Friday, 04 September 2015

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Carlisle woman fears Ukraine conflict will trap Chernobyl children

A woman who has helped give hope to children suffering from the fallout of a nuclear disaster fears Ukraine’s spiral towards war will stifle any hope they have.

Chrissie McCaffrey photo
Chrissie McCaffrey

Chrissie McCaffrey, of Kirklinton, near Carlisle, and her colleagues at the Chernobyl Children’s Lifeline (CCL) have heard chilling, first-hand stories of snipers and use of grenades in the trouble-torn country. And they fear disadvantaged children will miss out on life-changing trips to Cumbria organised by the charity with the violence in the nation showing no sign of easing.

Youngsters from the ages of nine onwards, who continue to suffer the after-effects of the 1986 Chernobyl nuclear power plant disaster, have been able to experience life in another country with sponsor families from around the Carlisle area.

But, with conflict now in the country, there are doubts that trips planned for more children later this year can go ahead.

Chrissie said: “We were going to bring someone across this summer to come and experience life over here, but because of the situation I don’t know if that’s going to be possible.

“It is an opportunity lost for that child. These children really benefit from coming over here. It is an experience that lasts them a lifetime and they think it is great over here.

“They are really going to miss out on a totally different way of life. The people that take them while they are over here are very kind and everyone gets a lot from it. It is reckoned that a visit can give them an extra two years of life.”

Chrissie and other local volunteers have kept in contact with many of the children, young people and aides who have experienced life in the Carlisle area.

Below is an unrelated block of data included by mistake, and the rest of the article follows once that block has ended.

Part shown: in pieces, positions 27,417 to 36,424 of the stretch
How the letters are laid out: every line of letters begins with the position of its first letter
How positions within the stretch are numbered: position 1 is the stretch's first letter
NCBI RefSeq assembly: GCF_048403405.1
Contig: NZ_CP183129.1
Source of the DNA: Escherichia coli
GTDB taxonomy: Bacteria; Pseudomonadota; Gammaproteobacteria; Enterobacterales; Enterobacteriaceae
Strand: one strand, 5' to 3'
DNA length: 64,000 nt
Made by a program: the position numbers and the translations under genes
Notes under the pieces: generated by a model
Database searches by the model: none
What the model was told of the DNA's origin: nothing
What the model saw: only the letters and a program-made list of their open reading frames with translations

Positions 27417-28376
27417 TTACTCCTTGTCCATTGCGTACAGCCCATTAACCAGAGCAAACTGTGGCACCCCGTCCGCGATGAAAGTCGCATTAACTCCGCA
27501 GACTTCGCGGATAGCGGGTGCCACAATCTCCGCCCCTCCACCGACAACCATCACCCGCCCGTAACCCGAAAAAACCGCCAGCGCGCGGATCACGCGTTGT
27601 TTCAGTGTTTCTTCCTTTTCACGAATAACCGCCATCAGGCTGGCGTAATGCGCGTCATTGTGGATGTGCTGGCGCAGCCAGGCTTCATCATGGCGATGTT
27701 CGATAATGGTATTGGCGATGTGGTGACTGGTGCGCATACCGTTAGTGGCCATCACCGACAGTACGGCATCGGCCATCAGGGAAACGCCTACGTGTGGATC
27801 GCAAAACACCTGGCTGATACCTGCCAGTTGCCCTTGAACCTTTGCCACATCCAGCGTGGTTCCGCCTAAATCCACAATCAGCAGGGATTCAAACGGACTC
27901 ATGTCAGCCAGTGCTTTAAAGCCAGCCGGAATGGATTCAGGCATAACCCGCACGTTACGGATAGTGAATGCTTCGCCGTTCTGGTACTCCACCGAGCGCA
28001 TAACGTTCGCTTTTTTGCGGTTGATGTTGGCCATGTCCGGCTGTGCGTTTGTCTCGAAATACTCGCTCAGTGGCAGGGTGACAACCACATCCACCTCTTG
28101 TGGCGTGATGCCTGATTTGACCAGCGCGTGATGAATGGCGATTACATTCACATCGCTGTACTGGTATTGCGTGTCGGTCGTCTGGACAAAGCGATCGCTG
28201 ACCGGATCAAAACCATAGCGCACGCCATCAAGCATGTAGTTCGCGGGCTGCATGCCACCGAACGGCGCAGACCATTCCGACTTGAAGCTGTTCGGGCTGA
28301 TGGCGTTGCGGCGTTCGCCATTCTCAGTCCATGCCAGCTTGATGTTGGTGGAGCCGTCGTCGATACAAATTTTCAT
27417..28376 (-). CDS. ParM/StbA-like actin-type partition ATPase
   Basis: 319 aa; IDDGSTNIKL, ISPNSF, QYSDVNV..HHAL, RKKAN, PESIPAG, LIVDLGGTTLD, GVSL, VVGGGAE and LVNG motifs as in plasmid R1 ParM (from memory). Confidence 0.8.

“Recently we had a plea from one of our translators for the UK to support them. Both her brothers were in Kiev and saw first-hand what was happening, including snipers shooting from the rooftops,” she added.

“I’m fearful, not so much for them because they come from a small city which is out of the main conflict and they are very pro-western, but as things get closer to Kiev then it becomes more difficult. If things carry on then it will affect the whole of Ukraine.”

In 2010, Chrissie and two other volunteers travelled to the Ukrainian city of Korosten where the charity’s children come from.

Chrissie added: “Life over there is tough. Some of the children that come say their parents are working three jobs just to make ends meet. I don’t know if I could stomach it. It is a hand-to-mouth existence for many.

“People don’t realise that the fighting is still going on and it hasn’t peaked yet. I spoke to one of the guys from CCL and they told me that it is a very liquid situation at the moment.

“They don’t know from one day to the next how it is going to pan out.”

Dennis Vystavkin, chairman of the charity, said they are monitoring the situation with “great concern”.

“We often get asked for our views on political crises in Ukraine,” he added. “The answer is very simple – while the politicians are pulling the hair out of each other trying to rip Ukraine into separate parts associated to the West or to the East, our hearts and attention is with those most affected such as rural children, their families and ordinary people of Ukraine who have no other wish but to lead a peaceful and quiet life.”



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